After a year that saw the market for buying and selling businesses improve, brokers are predicting even bigger gains in 2013, a new study finds.
Research from BizBuySell.com revealed that more than 45 percent of business brokers expect the market to grow slightly next year, while another 11 percent were even more optimistic, predicting business-for-sale transactions will improve greatly.
The top reason for the optimism in the survey is the increasing number of business owners looking to sell their companies. Other factors spurring the business-for-sale marketplace include more realistic asking prices from sellers, an increasing number of interested buyers and an improving small business environment.
"The challenging operating and financial environments of the past few years have dampened small business transaction volume," said Curtis Kroeker, general manager of BizBuySell.com. "As a result, there is latent supply of small business owners at or nearing retirement age who want to sell and would-be entrepreneurs ready to take the reins."
The improved conditions this year are another reason for the optimism. More the 60 percent of the brokers surveyed believe the business-for-sale market improved in 2012, with an increasing number of interested buyers in the market as the No. 1 factor helping close transactions.
"The brokers’ positive sentiment toward 2012 reflects a general trend we’ve seen in the business-for-sale marketplace since hitting bottom in 2009," Kroeker said. "Overall, there has been a slow, but steady improvement as buyers and sellers continue to find ways to get more deals done despite challenging operating and financing environments."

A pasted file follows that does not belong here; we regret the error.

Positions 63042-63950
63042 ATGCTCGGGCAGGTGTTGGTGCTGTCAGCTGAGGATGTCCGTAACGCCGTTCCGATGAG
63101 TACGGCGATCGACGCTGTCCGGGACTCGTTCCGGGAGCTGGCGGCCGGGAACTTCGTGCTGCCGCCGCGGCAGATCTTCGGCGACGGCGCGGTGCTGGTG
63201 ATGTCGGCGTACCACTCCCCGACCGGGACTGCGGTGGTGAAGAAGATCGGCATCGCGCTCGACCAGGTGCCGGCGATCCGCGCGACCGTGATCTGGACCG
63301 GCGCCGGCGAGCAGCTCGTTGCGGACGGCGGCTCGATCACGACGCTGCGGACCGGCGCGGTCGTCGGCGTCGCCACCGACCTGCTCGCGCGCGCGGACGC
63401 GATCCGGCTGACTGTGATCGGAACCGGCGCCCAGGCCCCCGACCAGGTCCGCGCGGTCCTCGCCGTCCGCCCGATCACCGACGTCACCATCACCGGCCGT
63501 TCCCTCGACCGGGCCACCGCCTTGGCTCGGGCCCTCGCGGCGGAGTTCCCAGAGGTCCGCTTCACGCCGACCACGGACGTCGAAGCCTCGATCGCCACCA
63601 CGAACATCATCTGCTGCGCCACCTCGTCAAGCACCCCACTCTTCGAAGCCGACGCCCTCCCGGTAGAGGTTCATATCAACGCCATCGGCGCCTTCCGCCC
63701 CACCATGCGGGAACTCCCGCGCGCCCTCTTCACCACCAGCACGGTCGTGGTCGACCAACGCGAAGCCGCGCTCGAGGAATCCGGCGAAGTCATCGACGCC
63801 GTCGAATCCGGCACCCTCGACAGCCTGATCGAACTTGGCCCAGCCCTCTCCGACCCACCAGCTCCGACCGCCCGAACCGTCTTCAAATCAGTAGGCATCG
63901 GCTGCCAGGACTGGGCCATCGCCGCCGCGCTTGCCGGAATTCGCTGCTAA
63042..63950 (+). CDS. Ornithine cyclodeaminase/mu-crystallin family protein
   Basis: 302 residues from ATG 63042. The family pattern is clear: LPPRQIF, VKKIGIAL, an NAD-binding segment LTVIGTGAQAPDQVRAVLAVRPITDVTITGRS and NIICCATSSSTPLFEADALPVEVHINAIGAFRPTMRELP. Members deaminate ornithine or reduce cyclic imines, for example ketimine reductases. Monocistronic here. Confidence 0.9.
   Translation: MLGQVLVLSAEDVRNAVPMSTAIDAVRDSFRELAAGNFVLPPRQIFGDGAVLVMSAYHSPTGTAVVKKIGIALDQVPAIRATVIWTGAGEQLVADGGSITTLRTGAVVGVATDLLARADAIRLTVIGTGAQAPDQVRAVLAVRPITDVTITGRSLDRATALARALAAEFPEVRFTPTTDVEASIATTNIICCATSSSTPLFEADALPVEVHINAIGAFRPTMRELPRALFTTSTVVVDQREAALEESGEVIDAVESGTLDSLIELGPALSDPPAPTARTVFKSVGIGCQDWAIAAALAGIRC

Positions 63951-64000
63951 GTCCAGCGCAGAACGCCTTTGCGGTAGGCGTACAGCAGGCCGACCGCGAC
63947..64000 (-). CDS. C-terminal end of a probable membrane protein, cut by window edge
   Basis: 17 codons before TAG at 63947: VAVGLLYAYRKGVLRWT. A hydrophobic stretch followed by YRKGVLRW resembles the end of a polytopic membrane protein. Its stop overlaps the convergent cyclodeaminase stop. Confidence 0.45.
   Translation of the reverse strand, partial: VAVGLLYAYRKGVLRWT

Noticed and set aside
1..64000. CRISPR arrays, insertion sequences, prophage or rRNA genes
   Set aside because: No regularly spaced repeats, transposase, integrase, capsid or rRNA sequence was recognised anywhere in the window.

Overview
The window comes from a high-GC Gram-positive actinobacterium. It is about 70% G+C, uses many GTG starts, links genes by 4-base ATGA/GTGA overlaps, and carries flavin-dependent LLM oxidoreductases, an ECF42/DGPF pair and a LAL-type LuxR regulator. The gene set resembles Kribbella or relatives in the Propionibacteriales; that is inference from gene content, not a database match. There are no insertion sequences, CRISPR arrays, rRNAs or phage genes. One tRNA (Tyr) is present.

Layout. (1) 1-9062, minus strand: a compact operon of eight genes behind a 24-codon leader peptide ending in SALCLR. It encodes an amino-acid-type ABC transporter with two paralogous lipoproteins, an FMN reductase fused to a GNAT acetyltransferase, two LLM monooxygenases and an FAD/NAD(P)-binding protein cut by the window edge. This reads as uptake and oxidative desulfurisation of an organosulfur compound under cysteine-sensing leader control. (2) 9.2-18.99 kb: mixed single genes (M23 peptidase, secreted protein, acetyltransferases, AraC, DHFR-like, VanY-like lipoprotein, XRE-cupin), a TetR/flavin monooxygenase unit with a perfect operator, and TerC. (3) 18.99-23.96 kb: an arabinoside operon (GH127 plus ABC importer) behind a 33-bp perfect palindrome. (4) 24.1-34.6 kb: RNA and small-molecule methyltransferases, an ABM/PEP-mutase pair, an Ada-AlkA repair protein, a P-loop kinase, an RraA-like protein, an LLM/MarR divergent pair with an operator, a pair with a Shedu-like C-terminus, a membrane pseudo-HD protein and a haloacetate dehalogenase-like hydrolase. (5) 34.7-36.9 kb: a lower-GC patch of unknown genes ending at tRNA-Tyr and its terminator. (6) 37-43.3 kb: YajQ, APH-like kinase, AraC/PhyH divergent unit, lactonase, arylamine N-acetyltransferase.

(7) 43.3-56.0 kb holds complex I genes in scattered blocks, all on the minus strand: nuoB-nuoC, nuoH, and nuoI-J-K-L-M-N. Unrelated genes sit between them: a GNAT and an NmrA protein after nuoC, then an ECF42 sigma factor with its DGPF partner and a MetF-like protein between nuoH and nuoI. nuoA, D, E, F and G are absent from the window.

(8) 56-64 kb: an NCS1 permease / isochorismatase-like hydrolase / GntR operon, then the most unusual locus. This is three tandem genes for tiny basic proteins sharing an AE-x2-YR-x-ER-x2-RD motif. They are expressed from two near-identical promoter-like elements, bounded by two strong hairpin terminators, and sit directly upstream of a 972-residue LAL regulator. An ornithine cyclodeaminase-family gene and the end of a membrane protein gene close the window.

However, not everyone has a bright outlook on the year to come.
More than 40 percent of brokers are expecting either no change or worsening business-for-sale conditions in the coming year, with most citing the challenging small business environment as the top factor preventing transactions.
Whether they have a bright outlook or not, most brokers agree conditions will not return to pre-recession levels any time soon. The research shows that 56 percent of brokers believe it will take more than two years for business transactions to reach those levels, while another 14 percent think such transaction volumes will never return.
Kroeker said that while there is reason for optimism going forward, there are still many unresolved issues in the small business community and the national economy in general.
"As in years past, the best thing small business buyers and sellers can do is research, prepare and get creative in order to get deals done and move forward," he said. "Eventually, entrepreneurs will be the force that restores strength to the U.S. economy."
The study was based on surveys of nearly 5,000 business brokers throughout the U.S.